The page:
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Genomic Data Sharing (GDS) Policy

Globe with genomic data aroundThe National Human Genome Research Institute (NHGRI) supports and complies with all National Institutes of Health (NIH) data sharing policies. Information about general NHGRI expectations for implementation of the NIH Genomic Data Sharing (GDS) PolicyPDF file is provided below.

If applicable, Funding Opportunity Announcements (FOA) will specify additional data sharing expectations for specific programs. Information about the NIH GDS Policy and expectations is available through the NIH GDS Policy website. NHGRI will update this implementation plan as needed to maintain consistency with program priorities, agency policies or any trans-NIH implementation guidance.

Overarching Principles and Applicability

Broad data sharing promotes maximum public benefit from federally funded genomics research. NHGRI supports the broadest appropriate genomic data sharing with timely data release through widely accessible data repositories. These repositories may be open access (unrestricted) or, if more appropriate, controlled access (see the NIH list of data repository examples for guidance).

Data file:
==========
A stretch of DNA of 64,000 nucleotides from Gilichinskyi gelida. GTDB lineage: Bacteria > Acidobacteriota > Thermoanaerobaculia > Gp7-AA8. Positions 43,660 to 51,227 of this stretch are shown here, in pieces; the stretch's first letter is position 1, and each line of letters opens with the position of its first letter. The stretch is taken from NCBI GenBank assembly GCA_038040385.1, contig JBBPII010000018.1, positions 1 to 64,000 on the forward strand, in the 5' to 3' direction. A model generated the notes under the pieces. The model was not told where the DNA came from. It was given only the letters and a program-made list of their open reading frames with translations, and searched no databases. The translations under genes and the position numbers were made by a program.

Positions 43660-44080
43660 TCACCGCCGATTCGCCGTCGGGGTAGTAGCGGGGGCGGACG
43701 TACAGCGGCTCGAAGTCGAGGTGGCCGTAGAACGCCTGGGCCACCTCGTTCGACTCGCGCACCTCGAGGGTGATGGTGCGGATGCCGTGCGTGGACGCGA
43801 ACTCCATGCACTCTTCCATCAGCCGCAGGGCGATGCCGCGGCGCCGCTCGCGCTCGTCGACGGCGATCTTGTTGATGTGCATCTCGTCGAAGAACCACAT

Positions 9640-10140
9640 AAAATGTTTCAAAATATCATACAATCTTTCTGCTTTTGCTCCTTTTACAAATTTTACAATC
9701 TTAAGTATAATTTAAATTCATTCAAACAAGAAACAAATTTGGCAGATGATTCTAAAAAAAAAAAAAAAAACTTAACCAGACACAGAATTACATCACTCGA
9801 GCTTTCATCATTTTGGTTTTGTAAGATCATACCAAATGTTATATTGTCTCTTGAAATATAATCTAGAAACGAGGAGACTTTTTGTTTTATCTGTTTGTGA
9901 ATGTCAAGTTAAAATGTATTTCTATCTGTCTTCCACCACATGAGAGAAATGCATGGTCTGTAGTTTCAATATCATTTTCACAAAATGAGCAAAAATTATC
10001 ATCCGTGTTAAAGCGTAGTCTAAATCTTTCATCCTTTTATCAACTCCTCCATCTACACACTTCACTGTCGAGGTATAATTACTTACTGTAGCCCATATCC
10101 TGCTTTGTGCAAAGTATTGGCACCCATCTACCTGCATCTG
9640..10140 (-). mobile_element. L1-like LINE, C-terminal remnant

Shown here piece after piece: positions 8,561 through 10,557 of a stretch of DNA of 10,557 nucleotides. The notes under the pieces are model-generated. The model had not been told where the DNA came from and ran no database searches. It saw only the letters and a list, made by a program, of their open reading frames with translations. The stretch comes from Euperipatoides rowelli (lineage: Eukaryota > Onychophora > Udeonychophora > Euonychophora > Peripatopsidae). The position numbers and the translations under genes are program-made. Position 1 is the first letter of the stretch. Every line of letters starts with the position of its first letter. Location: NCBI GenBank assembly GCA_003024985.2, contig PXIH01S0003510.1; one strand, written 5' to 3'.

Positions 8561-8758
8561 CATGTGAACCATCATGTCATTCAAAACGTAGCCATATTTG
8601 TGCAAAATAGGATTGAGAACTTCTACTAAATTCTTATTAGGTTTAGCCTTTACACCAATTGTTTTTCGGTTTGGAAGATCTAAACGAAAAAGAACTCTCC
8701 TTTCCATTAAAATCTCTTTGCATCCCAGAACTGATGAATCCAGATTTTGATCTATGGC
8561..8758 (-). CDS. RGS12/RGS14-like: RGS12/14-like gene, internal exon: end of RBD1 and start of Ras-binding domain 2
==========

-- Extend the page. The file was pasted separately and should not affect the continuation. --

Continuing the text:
Whenever possible, NHGRI studies involving human data should use data generated from sources with participant consent for unrestricted access or for general research uses through controlled access. Similarly, consent language should avoid restrictions on the types of users who may access the data. NHGRI acknowledges that this will not always be possible or appropriate. In addition, individual participants who do not consent to future use or broad data sharing may still participate in the primary study, if consistent with study design.